Each decade of our existence has been marked by a major development which required the Trauma Centre’s expertise. During the first decade, the Trauma Centre played a critical role at the Truth and Reconciliation Commission. Glenda Wildschutt, chairperson of the board became one of the TRC commissioners. From 2004 – 2013, the main emphasis was placed on building strong relations with local and global partners. The organisation played an instrumental role in policy development within the field of torture prevention. Its rapid responsiveness to small and large disasters (such as Black Heath train disaster, xenophobia attacks in 2008) entrenched its reputation amongst government agencies and civil society as a leader in trauma-focused psychosocial services. As gang violence gripped the Western Cape and more recently the child murders, the current decade continues to build on the legacy of two decades of violence prevention interventions at grassroots levels.
The organisation continues to make a contribution towards strengthening emerging structures. To this end, the Trauma Centre played an instrumental role in the formation of coalitions, networks and non-governmental organisations. One striking example is the founding of Khulumani Support Group, a national NGO which sprouted from an intervention facilitated by the Trauma Centre. Today, our focus is on strengthening and partnering with community-based organisations to ensure that violence prevention is owned amongst other stakeholders but primarily by communities.
Violence prevention interventions
Building a nation of survivors has remained the key focus of the organisation. As South Africa’s political climate has changed, the post-apartheid era requires an ongoing focus on addressing social transformation. Inequality remains a key driver of violence and trauma. While torture remains the core business of the organisation, interventions dealing with cruel inhuman and degrading treatment or punishment (CIDT) is equally important. Survivors of hate crimes dominated trauma counselling services as the 2008 xenophobic violence raged in the Western Cape. Migrants remain a key vulnerable population in need of psychosocial support. Similarly, but to a lesser extent hate crime against LGBTQI community resulted in the Trauma Centre providing counselling to such survivors.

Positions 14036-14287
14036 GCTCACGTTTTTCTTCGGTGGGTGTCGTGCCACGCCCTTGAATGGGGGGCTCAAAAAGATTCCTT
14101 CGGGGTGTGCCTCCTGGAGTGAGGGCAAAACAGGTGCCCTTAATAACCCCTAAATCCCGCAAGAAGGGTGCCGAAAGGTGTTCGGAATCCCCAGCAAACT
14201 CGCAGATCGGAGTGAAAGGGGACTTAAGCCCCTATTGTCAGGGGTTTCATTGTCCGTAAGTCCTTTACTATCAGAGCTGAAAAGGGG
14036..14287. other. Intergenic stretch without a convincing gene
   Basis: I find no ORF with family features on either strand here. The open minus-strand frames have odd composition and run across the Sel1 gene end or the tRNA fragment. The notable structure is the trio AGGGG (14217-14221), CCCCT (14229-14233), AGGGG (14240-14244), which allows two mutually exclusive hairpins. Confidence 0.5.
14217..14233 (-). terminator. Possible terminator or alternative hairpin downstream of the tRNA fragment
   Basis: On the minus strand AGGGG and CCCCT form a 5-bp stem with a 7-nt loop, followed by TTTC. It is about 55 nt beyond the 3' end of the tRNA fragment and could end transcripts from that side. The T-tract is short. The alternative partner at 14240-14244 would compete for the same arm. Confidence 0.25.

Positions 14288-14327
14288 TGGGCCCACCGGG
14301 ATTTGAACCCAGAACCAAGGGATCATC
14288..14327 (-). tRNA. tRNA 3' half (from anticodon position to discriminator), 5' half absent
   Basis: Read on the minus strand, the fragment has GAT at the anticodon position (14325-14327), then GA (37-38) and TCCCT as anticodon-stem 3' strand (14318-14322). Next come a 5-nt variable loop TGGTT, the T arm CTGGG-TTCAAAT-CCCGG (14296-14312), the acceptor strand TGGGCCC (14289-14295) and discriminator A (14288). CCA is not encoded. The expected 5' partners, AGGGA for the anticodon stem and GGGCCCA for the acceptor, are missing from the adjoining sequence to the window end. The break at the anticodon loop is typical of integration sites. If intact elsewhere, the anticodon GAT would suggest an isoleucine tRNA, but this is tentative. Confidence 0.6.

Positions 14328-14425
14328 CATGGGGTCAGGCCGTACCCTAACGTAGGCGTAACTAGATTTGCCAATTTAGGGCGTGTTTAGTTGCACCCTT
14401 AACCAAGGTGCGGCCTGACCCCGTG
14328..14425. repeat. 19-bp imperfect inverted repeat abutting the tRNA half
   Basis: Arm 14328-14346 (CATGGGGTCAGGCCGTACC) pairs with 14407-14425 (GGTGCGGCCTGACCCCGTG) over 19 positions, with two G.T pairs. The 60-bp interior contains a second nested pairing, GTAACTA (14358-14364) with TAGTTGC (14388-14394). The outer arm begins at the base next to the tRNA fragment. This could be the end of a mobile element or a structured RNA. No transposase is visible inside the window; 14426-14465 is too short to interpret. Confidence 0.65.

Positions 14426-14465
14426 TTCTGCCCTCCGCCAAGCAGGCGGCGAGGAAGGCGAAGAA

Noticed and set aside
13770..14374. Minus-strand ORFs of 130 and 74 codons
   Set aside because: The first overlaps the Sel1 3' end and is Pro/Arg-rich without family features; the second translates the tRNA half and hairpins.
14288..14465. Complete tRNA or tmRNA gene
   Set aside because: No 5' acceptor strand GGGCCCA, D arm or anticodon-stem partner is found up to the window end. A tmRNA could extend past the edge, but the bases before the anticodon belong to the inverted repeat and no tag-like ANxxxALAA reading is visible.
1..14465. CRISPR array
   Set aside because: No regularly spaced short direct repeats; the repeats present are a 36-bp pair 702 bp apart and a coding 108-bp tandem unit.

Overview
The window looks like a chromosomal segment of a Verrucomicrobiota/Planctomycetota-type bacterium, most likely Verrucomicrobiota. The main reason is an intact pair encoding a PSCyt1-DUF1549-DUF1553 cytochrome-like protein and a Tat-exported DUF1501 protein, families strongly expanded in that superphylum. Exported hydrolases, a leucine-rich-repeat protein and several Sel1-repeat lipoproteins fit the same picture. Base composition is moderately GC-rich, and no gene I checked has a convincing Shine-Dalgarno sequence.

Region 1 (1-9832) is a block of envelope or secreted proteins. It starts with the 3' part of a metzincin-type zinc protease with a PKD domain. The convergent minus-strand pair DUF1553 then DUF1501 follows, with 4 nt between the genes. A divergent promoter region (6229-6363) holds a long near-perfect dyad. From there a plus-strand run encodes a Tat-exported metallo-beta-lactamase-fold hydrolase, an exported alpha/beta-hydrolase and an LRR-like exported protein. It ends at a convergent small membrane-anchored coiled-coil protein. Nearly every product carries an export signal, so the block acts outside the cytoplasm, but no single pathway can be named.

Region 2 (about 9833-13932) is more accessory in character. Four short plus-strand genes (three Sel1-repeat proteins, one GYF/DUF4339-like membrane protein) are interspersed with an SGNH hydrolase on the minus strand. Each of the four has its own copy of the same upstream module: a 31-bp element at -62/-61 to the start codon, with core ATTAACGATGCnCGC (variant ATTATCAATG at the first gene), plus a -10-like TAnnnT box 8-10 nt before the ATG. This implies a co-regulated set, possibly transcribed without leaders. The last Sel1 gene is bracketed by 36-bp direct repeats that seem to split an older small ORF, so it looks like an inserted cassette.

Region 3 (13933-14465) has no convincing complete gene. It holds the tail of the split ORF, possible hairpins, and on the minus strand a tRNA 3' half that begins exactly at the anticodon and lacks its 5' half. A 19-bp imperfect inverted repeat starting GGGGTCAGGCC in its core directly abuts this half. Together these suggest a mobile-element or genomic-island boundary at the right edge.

Gang violence which increased in the Western Cape influenced the community-based interventions offered. Consequently, as an organisation, the Trauma Centre has widened its interventions to include categories of violence not necessarily catered for during its founding years. Fewer survivors access the organisation for trauma counselling stemming from exposure political violence. However, the vast majority of the client base is generations of Black South Africans who either experienced apartheid or continue to bear the brunt of South Africa’s heinous past. As the country moves into a season of political instability, Trauma Centre will continue the legacy of our predecessors.
Current realities have influenced the organisation’s understanding of violence which is often viewed through the lens of the World Health Organisation – self-directed violence, interpersonal violence and collective violence. However, the growing gap between the rich and poor requires a review of how violence is defined. Structural violence is often ignored as a key driver of the trauma people experience in South Africa. In the decades ahead, we will interrogate the contested nature of violence focusing on both visible and invisible forms of violence.
The symbol of the tree is evocative of the organisation’s rootedness to the South African and African soil. It represents growth, transformation, hope and resilience of life. The bars in the insignia reveals the historic connection to Robben Island. It represents the resilience and vitality of life over repression. In essence, it captures the potential of rebirth and regrowth which encapsulates our mission statement.
The logo has evolved as the organisation went through its transition. Former political prisoner, Cecyl Esau who was incarcerated on Robben Island and later released in the 1990s arrived at Cowley House with other former political prisoners held the view that after the apartheid struggle, the country would experience a class struggle. During the first decade of the Trauma Centre’s existence, programmes focused on political violence. Clients were mainly torture survivors, political exiles, former detainees and children of political activists. Ten years after democracy, the political climate stabilised and the class struggle intensified. Other forms of violence emerged causing the Trauma Centre to include survivors of social and organised crime as beneficiaries.